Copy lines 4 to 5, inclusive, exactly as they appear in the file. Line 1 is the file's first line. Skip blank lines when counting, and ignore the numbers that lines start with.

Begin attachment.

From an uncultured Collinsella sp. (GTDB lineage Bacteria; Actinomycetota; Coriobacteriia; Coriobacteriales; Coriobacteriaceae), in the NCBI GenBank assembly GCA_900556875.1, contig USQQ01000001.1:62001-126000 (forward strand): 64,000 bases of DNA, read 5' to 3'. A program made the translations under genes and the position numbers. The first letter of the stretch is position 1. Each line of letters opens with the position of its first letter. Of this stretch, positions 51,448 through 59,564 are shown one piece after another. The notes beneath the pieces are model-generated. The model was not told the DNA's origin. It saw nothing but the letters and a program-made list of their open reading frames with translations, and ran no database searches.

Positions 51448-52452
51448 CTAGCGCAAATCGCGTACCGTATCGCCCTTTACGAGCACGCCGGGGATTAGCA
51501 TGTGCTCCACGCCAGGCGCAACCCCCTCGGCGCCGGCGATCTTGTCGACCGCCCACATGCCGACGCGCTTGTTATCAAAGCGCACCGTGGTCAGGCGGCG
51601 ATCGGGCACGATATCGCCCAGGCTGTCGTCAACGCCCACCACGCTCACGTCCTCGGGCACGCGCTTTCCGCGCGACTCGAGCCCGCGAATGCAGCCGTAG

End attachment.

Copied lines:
51501 TGTGCTCCACGCCAGGCGCAACCCCCTCGGCGCCGGCGATCTTGTCGACCGCCCACATGCCGACGCGCTTGTTATCAAAGCGCACCGTGGTCAGGCGGCG
51601 ATCGGGCACGATATCGCCCAGGCTGTCGTCAACGCCCACCACGCTCACGTCCTCGGGCACGCGCTTTCCGCGCGACTCGAGCCCGCGAATGCAGCCGTAG